Jean Wright, MD, discusses proton versus photon radiotherapy in breast cancer.
Jean Wright, MD, director of the Breast Cancer Program, Department of Radiation Oncology and Molecular Radiation Sciences and associate professor of Radiation Oncology and Molecular Radiation Sciences at Johns Hopkins Medicine, discusses proton versus photon radiotherapy in breast cancer.
Protons been available in radiation oncology for a few decades; however, they have recently garnered a lot of attention, says Wright. In the past, only 2 radiation oncology centers in the country had protons; now, over 20 of these centers exist and there are more to come, Wright adds.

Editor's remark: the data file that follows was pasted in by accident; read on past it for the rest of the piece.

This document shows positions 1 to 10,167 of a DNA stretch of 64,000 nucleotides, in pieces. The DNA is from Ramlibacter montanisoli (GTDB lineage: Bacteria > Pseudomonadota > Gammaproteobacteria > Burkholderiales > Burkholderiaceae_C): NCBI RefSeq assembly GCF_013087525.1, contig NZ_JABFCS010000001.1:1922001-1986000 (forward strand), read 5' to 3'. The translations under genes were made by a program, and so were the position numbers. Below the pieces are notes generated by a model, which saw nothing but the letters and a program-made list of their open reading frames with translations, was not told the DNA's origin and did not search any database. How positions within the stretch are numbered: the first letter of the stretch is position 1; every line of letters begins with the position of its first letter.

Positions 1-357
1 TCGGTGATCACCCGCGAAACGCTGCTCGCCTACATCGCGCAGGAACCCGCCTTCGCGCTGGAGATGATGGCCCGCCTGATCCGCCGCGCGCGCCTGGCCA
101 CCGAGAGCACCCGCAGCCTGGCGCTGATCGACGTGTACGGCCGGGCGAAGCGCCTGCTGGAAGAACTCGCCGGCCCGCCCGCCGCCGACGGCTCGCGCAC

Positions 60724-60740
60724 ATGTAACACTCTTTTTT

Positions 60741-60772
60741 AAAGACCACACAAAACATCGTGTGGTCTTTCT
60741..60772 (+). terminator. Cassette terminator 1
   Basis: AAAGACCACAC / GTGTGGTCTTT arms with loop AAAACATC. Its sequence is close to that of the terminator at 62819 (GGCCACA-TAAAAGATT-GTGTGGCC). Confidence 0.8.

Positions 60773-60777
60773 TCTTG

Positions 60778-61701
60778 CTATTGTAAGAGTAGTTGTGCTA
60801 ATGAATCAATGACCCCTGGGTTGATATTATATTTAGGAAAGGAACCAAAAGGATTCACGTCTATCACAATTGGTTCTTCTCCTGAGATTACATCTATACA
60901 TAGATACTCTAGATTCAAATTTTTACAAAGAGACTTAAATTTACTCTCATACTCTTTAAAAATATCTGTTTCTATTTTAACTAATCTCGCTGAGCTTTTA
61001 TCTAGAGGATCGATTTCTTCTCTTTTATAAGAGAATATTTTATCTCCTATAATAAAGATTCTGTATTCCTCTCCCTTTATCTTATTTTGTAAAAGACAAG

In breast cancer, the main potential benefit of proton therapy is reducing the radiation exposure to the heart and lungs versus photon-based techniques, explains Wright. It is possible that proton therapy has somewhat different biological properties in the way that it interacts with tissues; however, most likely, it has a similar effect on the tissues as photon radiation, concludes Wright.